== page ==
Ski resorts the world over have a wealth of attractions off the slopes, none more so than the Portes du Soleil region on the French-Swiss border. Mark Frary discovers traditional villages, artisan industries and foodie delights during a visit to the charming area.
Turn the clock back a few decades and the Portes du Soleil region was more likely to attract smugglers than the skiers and snowboarders it does today. Currently, snow sports enthusiasts can explore 650km (400 miles) of slopes in this vast circuit of 12 resorts just south of Lake Geneva. Some of the ski villages are well known internationally – notably modern Avoriaz and pretty Morzine – but the likes of tiny Champoussin and St Jean d’Aulps are less so.
I have been to the area many times but usually to visit only one of the ski resorts at a time. On this occasion I had come in search of something more than just great skiing – to discover the villages that make up the region, its artisan communities and the traditional mountain dishes and produce that makes the area a foodies’ dream.
Cheese, cheese and more cheese…
As well as its varied skiing and boarding, Portes du Soleil is packed with fascinating places to explore and things to do; from Les Gets’ Museum of Mechanical Music to Châtel’s Smugglers and Contraband Museum.
But it is the traditional industries, from woodcarvers’ workshops and potters’ studios to the numerous small farms, that give the area its identity. Unsurprisingly for an area on the French-Swiss border, cheese is the standout product: creamy Abondance, mild Tomme de Savoie and nutty Reblochon are all produced here.
While the cheese is local, a key guardian of this foodie heritage is not. Miti Yamaguchi, the 38-year-old head cheesemaker at La Fruitière des Perrieres in Les Gets, had watched the Tour de France on television back in his native Japan and soon realised his dream of working in the pretty and mountainous region he had once seen the cyclists pass through.
I meet him in the pungent-smelling dairy where he tells me of his daily routine: getting up at first light to make Tomme, Abondance as well as blue cheese made to his own recipe. In the dairy’s damp cellars – a prerequisite for the cheese to mature – he describes how it takes 10 litres (2 gallons) of milk to make just 1kg (2.2lbs) of cheese.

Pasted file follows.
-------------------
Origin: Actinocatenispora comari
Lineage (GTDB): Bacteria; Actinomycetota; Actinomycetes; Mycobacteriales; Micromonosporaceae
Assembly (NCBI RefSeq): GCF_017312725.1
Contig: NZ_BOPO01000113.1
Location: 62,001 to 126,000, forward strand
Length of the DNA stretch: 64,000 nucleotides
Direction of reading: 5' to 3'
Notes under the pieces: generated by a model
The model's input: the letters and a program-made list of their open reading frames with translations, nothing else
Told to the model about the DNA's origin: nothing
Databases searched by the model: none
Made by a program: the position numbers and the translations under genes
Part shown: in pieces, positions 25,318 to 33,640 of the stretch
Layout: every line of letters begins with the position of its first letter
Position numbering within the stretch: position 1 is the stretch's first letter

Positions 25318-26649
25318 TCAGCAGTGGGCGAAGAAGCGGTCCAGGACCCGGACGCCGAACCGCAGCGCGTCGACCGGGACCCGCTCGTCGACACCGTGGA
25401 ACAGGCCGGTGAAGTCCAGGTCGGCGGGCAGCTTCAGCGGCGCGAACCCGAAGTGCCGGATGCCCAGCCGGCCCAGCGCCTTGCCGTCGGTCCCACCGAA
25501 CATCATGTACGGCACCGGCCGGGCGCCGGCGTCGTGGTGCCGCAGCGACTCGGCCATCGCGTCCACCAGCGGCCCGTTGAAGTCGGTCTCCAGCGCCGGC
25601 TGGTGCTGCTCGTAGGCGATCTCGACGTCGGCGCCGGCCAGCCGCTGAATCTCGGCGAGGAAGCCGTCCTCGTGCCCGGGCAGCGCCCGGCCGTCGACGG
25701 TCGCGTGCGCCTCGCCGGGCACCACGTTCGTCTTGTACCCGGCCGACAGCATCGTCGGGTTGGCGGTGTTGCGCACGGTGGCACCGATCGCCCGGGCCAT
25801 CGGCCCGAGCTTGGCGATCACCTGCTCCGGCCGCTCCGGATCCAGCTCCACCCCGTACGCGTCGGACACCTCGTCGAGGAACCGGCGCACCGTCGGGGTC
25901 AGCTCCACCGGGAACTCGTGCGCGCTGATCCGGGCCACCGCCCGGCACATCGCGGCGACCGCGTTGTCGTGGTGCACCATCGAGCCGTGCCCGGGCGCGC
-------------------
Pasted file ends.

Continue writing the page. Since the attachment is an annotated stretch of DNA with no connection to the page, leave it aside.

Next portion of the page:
A cheesemaker’s life is a solitary existence. Does he get homesick? “Not any more,” he says, “but I do miss Japanese food.” He marks his cheeses with Japanese characters that are usually unintelligible to the customers of the cheese shop and restaurant above but mean plenty to him. Miti is typical of the producers in the region, with his obvious desire to use the freshest possible local ingredients.
Visitors can explore many of the farms here to see the process from the field to the table. I pop in to see Corinne David at Gaec Barbossine in Châtel, the farm she runs with her husband Emmanuel whose family have been making Abondance cheese here for generations. As well as the farmers, I am introduced to the girls – twenty or so Abondance cows – known for their lunettes, brown circles around their eyes that make them look like they are wearing sunglasses.
Where to eat
The way to really get a taste of this region is to take to the slopes and enjoy the local specialities at one of the region’s many welcoming restaurants. It’s a real pleasure to ski up to a cosy mountain hut, meet the passionate owners and combat any post-ski hunger with good hearty dishes.
Securing a table at Le Vaffieu (Le Pléney, tel: 04 5079 0943) at the top of the Fys chairlift between Les Gets and Morzine is a challenge, so book early. The house speciality is the mille-feuille aux trois fromages, like the cake of the same name but with air-dried meat replacing the pastry and a melted goo of Tomme, Reblochon and Comté cheeses the substitute for custard. Sample such delicacies in front of the wood-burning stove while introducing yourself to Suzie, the owner’s friendly dog.
Over in Châtel, try Le Fiacre (87 route du Boude; tel: 04 5073 3046) – the tables here are jammed together to make things intimate, but that’s part of the appeal. A good choice is Berthoud, a dish of melted Abondance with lashings of garlic and Madeira wine served over steamed potatoes with dried meats and salad. My dinner companion Pascale explains how the dish is named after a local resident who could not bear to waste the last bits of his cheese and found a few leftovers to make the Abondance Valley’s signature dish.
Among the other options in the Swiss resort of Champoussin is Chez Gaby (tel: 024 477 2222), which has a beautifully sunny terrace and is renowned for its röstis, a traditional dish of grated potatoes, onions, cheese and other ingredients. While La Grange (60 chemin de la Coutettaz; tel: 04 5075 9640) in Morzine cooks fillets of fera (a fleshy white freshwater fish from Lake Geneva) with sorrel cream, and potée Savoyarde, a mountain-sized tower of three types of pork, potatoes and other root vegetables.
How to get there:
Transfers to the Portes du Soleil region from Geneva International Airport (80-minute drive) are available from Skiidy Gonzales (from €35 shared-ride), while a private taxi to the region costs around €200-220.
Where to stay:
Les Gets: La Marmotte (61 rue du Chêne; tel: 04 5075 8033) is ideal for the local slopes, has comfortable and clean traditional chalet-style rooms and boasts a spa with a stunning swimming pool.
Morzine: L’Equipe (733 Avenue de Joux Plane; tel: 04 5079 1143) is perfectly placed for access to the resort’s facilities, including the Pléney cable car. Its rooms also have a charming feature; the ceilings twinkle with coloured stars to help guests drift off to sleep.
Châtel: Le Tremplin (529 Route du Linga; tel: 04 5073 2306) is a good 3-star option with friendly staff.